Jamaica is well known for being a tropical getaway with postcard-worthy beaches and sunsets.
The largest English-speaking island in the Caribbean, Jamaica has long been a destination for families, weddings, and couples on honeymoons. Unfortunately, like much of the Caribbean, few visitors consider Jamaica to be a country for the independent traveler, especially female travelers.
But after spending over nine months “pon di rock” as a female expat, I can guarantee to bust this myth!
If there is anything that I get asked about the most regarding travel in Jamaica, it is safety.
It is a well-known fact that Jamaica has an extremely high crime rate and massive incarceration numbers. That said, when it comes to being a traveler in Jamaica, most of those crimes will take place far from you, in areas you might not visit.
Violence against foreigners is almost non-existent, and after taking the usual necessary precautions against petty crime (theft, pickpocketing and the like), a visitor’s vulnerability to crime goes down greatly.
After living in Jamaica for nine months, I have been pickpocketed once at a taxi stand. Thinking back, I was not mitigating my risk and had opened myself up as a target, flashing more wealth than I should have. It’s never fun to lose a valuable, but it does happen, and I was not physically injured.
As a single, white female, street harassment is the most negative part of life in Jamaica and is something that is very difficult to avoid if you are out and about.
Whistling, catcalling, honking, hissing and comments are often experienced by women, especially those obviously not of African descent and therefore foreign.
Most of what I experienced was harmless, though extremely annoying and exhausting. All women handle this type of harassment differently, but in Jamaica I find the best way to deal with it is to not engage and just keep walking. This works for me.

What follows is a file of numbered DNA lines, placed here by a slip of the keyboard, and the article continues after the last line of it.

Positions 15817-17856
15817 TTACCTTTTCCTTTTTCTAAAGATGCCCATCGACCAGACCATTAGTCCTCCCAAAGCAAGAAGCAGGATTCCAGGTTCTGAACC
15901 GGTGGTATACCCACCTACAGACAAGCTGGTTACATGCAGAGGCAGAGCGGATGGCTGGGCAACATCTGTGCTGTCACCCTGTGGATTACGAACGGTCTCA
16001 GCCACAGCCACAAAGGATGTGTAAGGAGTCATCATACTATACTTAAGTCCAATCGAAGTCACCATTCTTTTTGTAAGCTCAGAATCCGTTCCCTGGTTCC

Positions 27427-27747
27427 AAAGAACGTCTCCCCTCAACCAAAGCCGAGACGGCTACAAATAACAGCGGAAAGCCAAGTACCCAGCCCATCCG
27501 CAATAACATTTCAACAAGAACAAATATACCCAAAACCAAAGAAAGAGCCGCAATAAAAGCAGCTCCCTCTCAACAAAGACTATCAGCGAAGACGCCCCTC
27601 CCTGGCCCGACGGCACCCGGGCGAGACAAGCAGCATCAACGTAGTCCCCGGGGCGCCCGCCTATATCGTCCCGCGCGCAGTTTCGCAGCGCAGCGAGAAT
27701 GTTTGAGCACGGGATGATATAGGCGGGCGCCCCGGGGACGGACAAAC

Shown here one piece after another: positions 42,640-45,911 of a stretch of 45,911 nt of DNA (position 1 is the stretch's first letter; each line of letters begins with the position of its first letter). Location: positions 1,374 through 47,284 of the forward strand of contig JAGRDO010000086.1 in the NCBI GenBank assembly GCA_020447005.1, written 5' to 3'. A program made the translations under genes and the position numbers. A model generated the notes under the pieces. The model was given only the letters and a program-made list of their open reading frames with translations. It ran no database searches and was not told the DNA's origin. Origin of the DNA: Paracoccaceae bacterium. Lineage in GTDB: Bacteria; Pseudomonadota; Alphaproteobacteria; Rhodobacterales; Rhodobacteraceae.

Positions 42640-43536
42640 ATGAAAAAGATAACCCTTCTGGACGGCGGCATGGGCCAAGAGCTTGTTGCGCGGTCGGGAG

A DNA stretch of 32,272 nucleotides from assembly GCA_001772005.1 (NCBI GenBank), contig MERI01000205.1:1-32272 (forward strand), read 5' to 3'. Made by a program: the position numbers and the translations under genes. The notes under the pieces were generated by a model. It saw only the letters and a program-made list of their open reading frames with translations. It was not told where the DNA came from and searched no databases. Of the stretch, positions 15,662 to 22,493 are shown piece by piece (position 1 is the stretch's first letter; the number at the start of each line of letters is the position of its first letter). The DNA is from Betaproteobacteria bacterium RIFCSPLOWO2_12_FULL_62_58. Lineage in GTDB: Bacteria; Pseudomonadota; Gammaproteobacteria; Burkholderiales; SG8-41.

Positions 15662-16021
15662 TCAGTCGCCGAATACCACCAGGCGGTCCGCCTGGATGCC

The biggest draw for any traveler to Jamaica is its natural beauty, most famous of which are the island's beaches. Beyond the beaches are waterfalls, caves, jungles, hiking trails, rugged coastline and fascinating rivers - if you don’t mind getting dirty.
Of all the great places to see and things to experience in Jamaica, I admit I have some favorites.
The two regions I would recommend for travelers looking to get away from tour groups are the South Coast and Portland.
The South Coast, while not as famous as the white sandy beaches of the North Coast, is home to many deserted stretches of sand, laid back community-based tourism, and chilled out locals.
Treasure Beach is the main base for visitors on the South Coast. It has four different beaches perfect for a lazy morning stroll, as well as fantastic family-run accommodations and restaurants. But all is not lazy. You can take easy day trips to the beautiful 7-level YS Falls and to the Appleton Rum Estate, where a Rum Tour guide will regale you with the history and inner workings of rum - and many tastings!
An easy boat ride west from here is the Black River, where shallow boats ply the waters searching for a glimpse of resident crocodiles. After chasing the crocs, most boats stop at the Pelican Bar, a rickety wood shack on stilts located a mile offshore in the middle of the Caribbean Sea. Add a strong rum punch and lobster stew lunch and you won't be forgetting the Pelican Bar anytime soon.
Many Jamaicans will say that their favorite part of their own country is Portland, in the island's easternmost region. It has the most rugged, beautiful coastline with wicked waves for surfing and is the perfect place to storm watch. Though home to some great accommodation, Portland is not at all built up for tourism and remains authentic.
Portland jerk (the famous Jamaican spice and method of cooking chicken, pork, fish or even lobster) is arguably the island’s best. The Boston Bay jerk shops pull regular crowds, both local and foreigner, to munch on the fire-cooked specialty of the day. Leaving Jamaica without eating genuine jerk from a roadside stand would be a real shame!